Friday August 25 is Cancer Council’s Daffodil Day.
It’s an opportunity for people across the New England and North West regions to contribute to a brighter, cancer-free future.
Across NSW, more than 650 sites will be in full swing, staffed by more than 4,500 volunteers (like Margaret Rock (pictured) herself a cancer survivor) – who will be encouraging people to buy merchandise to show support for someone they know.
This year marks 31 years of Daffodil Day in Australia.
As one of the largest national fundraising events in the Southern Hemisphere, this year Cancer Council hopes to raise $2.1m in NSW alone.
It’s money that goes towards life-saving cancer research, prevention programs, support services and advocacy programs.
Cancer is a leading cause of death in Australia.
Everyone knows someone who has been affected by cancer, with 1 in 2 Australians predicted to be diagnosed by age 85.
In 2017 there are 48,458 projected new cases of cancer and 15,719 cancer deaths expected in NSW.*
The most commonly diagnosed cancer (excluding non-melanoma skin cancer) is prostate cancer, followed by breast, bowel cancer, melanoma and lung cancer.
While lung cancer is the fifth most common type of cancer overall, it is the leading cause of cancer death in Australians.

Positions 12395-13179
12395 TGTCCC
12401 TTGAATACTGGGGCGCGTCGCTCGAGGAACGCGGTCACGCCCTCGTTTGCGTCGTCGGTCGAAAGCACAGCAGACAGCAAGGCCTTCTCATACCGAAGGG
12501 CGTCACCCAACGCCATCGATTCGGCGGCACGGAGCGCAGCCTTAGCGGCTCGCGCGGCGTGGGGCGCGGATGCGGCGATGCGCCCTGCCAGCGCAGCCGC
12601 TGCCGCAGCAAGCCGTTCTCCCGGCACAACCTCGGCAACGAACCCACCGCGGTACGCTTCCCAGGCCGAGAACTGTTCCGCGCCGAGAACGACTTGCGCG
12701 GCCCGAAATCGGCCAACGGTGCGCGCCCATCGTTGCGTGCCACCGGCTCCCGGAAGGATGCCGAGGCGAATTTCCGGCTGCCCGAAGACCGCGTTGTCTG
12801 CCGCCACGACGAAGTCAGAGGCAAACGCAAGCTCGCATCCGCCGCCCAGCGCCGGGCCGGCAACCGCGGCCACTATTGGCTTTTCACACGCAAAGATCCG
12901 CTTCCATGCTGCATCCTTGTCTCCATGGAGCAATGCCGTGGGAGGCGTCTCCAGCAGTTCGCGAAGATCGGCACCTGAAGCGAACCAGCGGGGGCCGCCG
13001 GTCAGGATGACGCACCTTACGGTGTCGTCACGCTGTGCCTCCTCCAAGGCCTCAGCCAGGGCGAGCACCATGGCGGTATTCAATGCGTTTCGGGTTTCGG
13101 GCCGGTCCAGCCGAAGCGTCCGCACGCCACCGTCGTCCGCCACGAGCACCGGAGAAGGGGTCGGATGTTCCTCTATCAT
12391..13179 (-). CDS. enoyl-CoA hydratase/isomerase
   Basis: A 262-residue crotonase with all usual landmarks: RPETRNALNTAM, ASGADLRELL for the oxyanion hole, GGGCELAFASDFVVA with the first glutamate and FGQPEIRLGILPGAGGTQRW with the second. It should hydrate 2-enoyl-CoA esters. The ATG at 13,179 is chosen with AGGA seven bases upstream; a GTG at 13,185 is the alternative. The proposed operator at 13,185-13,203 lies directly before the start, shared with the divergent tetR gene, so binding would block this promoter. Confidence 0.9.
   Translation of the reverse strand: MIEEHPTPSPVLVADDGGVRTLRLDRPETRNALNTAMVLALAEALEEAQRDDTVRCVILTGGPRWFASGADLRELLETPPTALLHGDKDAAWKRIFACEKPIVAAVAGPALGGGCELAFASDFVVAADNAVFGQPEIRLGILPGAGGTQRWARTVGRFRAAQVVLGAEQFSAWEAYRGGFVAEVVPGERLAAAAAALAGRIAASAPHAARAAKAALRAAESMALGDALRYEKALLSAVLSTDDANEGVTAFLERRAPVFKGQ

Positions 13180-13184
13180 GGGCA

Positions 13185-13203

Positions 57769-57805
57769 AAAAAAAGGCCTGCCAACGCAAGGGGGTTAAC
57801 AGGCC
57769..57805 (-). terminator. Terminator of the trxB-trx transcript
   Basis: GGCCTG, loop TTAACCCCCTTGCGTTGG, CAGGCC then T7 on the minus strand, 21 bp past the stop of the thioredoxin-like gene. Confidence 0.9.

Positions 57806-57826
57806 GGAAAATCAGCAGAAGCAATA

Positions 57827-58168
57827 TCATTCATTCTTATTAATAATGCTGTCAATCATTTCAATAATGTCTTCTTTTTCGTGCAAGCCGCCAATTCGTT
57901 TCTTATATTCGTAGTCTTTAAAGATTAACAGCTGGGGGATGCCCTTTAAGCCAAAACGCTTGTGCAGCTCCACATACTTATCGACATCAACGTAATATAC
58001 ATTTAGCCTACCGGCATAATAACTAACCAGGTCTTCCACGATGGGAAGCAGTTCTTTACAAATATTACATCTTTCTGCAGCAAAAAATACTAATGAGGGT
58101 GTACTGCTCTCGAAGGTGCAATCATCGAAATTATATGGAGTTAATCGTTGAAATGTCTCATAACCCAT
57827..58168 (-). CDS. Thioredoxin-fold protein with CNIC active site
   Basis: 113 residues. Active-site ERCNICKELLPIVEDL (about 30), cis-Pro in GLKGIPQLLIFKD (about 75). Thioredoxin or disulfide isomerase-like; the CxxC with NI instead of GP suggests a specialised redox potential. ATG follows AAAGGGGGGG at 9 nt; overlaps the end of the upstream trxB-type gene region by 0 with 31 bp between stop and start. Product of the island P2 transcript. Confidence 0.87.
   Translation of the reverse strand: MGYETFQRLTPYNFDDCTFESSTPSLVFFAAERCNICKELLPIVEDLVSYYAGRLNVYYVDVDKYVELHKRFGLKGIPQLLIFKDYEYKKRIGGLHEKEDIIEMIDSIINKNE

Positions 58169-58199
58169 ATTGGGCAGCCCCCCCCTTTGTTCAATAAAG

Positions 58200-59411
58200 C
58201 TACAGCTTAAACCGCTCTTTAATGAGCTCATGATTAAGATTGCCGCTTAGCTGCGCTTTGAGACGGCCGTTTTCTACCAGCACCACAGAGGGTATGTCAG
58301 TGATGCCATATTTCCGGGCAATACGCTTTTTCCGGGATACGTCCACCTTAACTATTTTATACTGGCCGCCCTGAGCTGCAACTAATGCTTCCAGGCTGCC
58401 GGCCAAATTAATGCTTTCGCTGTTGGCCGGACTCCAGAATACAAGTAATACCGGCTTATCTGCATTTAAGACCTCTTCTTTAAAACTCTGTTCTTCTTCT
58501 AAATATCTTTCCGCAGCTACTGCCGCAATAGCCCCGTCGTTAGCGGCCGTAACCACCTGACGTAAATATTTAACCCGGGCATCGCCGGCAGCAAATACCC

The good news is survival rates are improving.
More than 66 per cent of people diagnosed with cancer in Australia will survive more than five years after diagnosis.
Almost nine out of 10 children with cancer are effectively treated and go on to live normal lives.
There are things we can all do to prevent cancer; exercise more, eat more healthy foods, drink less alcohol and protect our skin from the effects of the sun.
It’s just a matter of doing it.
As for Daffodil Day – locally there’s a number of locations where you can buy the merchandise and support the great work of the Cancer Council.
- When: Friday August 25 - 9.30am to 12pm
- Where: Ray Walsh House, Target, Kmart Plaza (Tamworth Square)
Or to find out where you can purchase a pin visit https://www.daffodilday.com.au or call 1300 65 65 85.
Cancer Institute NSW*